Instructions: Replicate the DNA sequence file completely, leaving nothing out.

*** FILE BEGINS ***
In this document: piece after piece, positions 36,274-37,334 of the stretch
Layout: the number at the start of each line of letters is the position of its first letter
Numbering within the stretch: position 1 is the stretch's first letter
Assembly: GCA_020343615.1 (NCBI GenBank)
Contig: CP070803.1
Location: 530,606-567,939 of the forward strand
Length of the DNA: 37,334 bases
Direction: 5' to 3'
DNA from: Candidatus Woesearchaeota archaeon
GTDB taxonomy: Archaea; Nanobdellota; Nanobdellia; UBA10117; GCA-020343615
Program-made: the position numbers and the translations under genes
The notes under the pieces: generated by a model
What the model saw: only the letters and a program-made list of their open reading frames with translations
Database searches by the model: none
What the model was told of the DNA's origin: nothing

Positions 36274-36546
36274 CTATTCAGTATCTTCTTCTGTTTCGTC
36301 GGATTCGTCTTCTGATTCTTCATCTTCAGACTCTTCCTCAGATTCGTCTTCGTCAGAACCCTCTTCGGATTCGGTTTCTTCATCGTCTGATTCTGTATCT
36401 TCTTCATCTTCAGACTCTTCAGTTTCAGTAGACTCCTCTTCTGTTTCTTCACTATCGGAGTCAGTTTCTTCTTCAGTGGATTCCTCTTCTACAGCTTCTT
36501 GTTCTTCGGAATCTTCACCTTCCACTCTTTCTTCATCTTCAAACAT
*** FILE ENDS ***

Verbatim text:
In this document: piece after piece, positions 36,274-37,334 of the stretch
Layout: the number at the start of each line of letters is the position of its first letter
Numbering within the stretch: position 1 is the stretch's first letter
Assembly: GCA_020343615.1 (NCBI GenBank)
Contig: CP070803.1
Location: 530,606-567,939 of the forward strand
Length of the DNA: 37,334 bases
Direction: 5' to 3'
DNA from: Candidatus Woesearchaeota archaeon
GTDB taxonomy: Archaea; Nanobdellota; Nanobdellia; UBA10117; GCA-020343615
Program-made: the position numbers and the translations under genes
The notes under the pieces: generated by a model
What the model saw: only the letters and a program-made list of their open reading frames with translations
Database searches by the model: none
What the model was told of the DNA's origin: nothing

Positions 36274-36546
36274 CTATTCAGTATCTTCTTCTGTTTCGTC
36301 GGATTCGTCTTCTGATTCTTCATCTTCAGACTCTTCCTCAGATTCGTCTTCGTCAGAACCCTCTTCGGATTCGGTTTCTTCATCGTCTGATTCTGTATCT
36401 TCTTCATCTTCAGACTCTTCAGTTTCAGTAGACTCCTCTTCTGTTTCTTCACTATCGGAGTCAGTTTCTTCTTCAGTGGATTCCTCTTCTACAGCTTCTT
36501 GTTCTTCGGAATCTTCACCTTCCACTCTTTCTTCATCTTCAAACAT